Commentary

September 14, 2012

Disciplined Airmen lead to disciplined life

As I prepared to prepare (procrastination!) for this commentary, I remember beginning the all important first step — brainstorming! I bounced from topic to topic, everything from the recent F-35 excitement to the roles supervisors have in today’s Air Force to what was on sale at the base exchange.

I finally decided on a very simple yet important topic: discipline. I’m not talking about punishment but discipline from an individual and self perspective. So, what do I mean by that?

First, let’s look at the definition. Of course there are all the negative connotations, but the definition that directly relates here is “behavior in accord with the rules of conduct; behavior and order maintained by training and control.”

Simply put, having the self-control to follow the rules. As we know, the profession of arms has rules of conduct, training, and control measures to guide and direct behavior and performance for mission success. Without them chaos would reign — and it sometimes still does!

Armed with the definition, now recall the headline above that caught your eye and jolted you into reading this fascinating article.

What is meant by disciplined Airmen? A disciplined Airman demonstrates self-control and self-discipline while on duty as well as off duty. Self control is the basis for good decision making and good judgment. In addition, Air Force Instructions, technical orders, higher headquarters and local policy, etc., provide the direction and guidance to meet mission requirements. Performing “by the book” each and every day is a disciplined approach. Deviating from directives, of course, is not.

The second half of the headline, disciplined life, expands the idea of self-discipline into every aspect of our lives. Airmen share common values — integrity, excellence in all we do and service before self. These values are the rules to guide behavior and conduct in order to achieve success.

The mission demands a disciplined approach to our core values each and every day. In addition, Airmen must achieve balance in their lives to be effective in our profession — physical, emotional, mental and spiritual balance. Balancing priorities and responsibilities is more an art than a science. Having the self-discipline to put extra time in at work or to attend a child’s soccer game is vital to the mission. A disciplined life is about building and maintaining character — doing what is right.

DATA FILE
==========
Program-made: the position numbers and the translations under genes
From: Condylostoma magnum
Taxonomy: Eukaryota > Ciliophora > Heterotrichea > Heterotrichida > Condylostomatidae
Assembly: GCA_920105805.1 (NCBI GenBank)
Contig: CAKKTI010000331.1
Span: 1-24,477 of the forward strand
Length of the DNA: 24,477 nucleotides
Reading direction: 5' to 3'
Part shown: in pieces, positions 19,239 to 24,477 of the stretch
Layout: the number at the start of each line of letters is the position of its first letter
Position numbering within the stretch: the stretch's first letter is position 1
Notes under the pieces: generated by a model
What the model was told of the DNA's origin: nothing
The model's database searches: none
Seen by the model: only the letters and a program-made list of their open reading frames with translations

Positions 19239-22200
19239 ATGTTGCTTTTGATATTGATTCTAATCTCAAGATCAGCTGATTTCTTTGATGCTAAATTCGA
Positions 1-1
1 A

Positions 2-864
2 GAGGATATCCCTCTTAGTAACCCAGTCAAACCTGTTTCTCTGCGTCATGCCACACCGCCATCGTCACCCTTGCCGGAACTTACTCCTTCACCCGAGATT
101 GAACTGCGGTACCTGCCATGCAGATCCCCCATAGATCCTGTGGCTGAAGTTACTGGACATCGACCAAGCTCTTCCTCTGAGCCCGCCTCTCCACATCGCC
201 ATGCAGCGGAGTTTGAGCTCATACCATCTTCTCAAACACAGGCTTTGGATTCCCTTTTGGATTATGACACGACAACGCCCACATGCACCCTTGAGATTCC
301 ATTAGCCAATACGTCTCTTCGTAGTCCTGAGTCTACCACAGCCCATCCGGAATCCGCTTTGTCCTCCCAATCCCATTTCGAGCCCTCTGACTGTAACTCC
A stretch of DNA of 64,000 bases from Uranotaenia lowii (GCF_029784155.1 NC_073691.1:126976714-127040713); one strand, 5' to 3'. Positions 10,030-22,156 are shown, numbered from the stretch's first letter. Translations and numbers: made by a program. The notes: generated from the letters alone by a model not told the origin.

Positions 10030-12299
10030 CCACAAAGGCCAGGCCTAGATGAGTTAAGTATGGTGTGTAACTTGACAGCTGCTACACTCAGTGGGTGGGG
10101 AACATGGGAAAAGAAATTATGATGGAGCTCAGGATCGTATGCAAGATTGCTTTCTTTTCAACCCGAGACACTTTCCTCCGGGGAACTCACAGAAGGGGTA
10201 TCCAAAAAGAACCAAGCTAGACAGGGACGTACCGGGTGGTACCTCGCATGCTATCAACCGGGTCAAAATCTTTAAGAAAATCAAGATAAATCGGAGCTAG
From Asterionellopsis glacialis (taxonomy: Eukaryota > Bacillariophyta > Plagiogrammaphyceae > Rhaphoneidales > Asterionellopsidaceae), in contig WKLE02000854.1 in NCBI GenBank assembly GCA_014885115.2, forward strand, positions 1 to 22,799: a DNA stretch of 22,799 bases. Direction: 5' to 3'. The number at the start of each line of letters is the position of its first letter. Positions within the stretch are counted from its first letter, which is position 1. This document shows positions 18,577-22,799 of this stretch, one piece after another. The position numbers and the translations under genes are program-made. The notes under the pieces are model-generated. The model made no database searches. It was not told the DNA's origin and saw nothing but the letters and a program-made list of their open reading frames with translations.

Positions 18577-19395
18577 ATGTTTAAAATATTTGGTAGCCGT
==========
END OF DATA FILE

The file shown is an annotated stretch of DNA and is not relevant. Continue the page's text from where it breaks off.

So why is this important? Why does discipline play such an important role in our profession? I ask you to think of another career where so much responsibility rests on the shoulders of men and women barely out of high school or college. Our Airmen are entrusted with multimillion dollar aircraft and equipment. No other institution in the world does this … but we do. Discipline makes it possible.

The mission is only successful when Airmen have the self-discipline to do what’s right, on and off duty. AFI 1-1 reminds us “no mission can succeed without the discipline and resilience produced by strict compliance with rules.”

This is a way of life — 24/7. Are you a disciplined Airman?




All of this week's top headlines to your email every Friday.


 
 

 

Is being good, good enough?

In today’s Air Force can you settle with just being good? I say, “No.” With the Air Force executing the deepest force cuts since the end of the cold war with programs such as the Quality Force Review Board and the Enlisted Retention Board, what you do and how well you do it matters more...
 
 

Your career – as easy as 1, 2, 3

Oftentimes at retirements we hear the phrase, “This is one chapter in my life.” No matter what our goal is, whether it is to serve for four years or 20 years, each of us will leave the Air Force at some point. This leads to the question, “What does it take to have an Air...
 
 

This Week in History

July 20, 1969: Apollo XI On a hot July evening, my dad hauled our 12-inch portable black and white TV out onto the patio, where he grilled dinner. From that vantage point, my family watched the first manned landing on the moon and the first steps on the moon. Apollo XI launched Monday, 45 years...
 

 

Dollars and Sense

Many entry-level jobs are characterized by significantly low wages and unpredictable schedules. If you find yourself in this type of scenario, savings, second jobs, affordable loans and child care are all but impossible to arrange. Inescapable poverty changes the way we think about money and time, as short-term concerns glare so blindly that it’s almost...
 
 
Courtesy photo

Chaplain’s Thoughts

Courtesy photo John Wooden “There is no pillow as soft as a clear conscience.” ~ John Wooden How do you sleep at night? Are you so troubled with life and its situations that you find it hard to sleep? One of the best pieces...
 
 
FLYOVER-Memoirs-of-a-Geisha-movie-poster

Fly Over: ‘Memoirs of a Geisha’ and ‘Return of the Living Dead’

On DVD: ‘Memoirs of a Geisha’ It’s not every day you find a movie that is just as good as the book it’s made. With “Memoirs of a Geisha,” fans of the original novel and first-time viewers will not be disappo...
 




0 Comments


Be the first to comment!


Leave a Reply

Your email address will not be published. Required fields are marked *

You may use these HTML tags and attributes: <a href="" title=""> <abbr title=""> <acronym title=""> <b> <blockquote cite=""> <cite> <code> <del datetime=""> <em> <i> <q cite=""> <strike> <strong>


Directory powered by Business Directory Plugin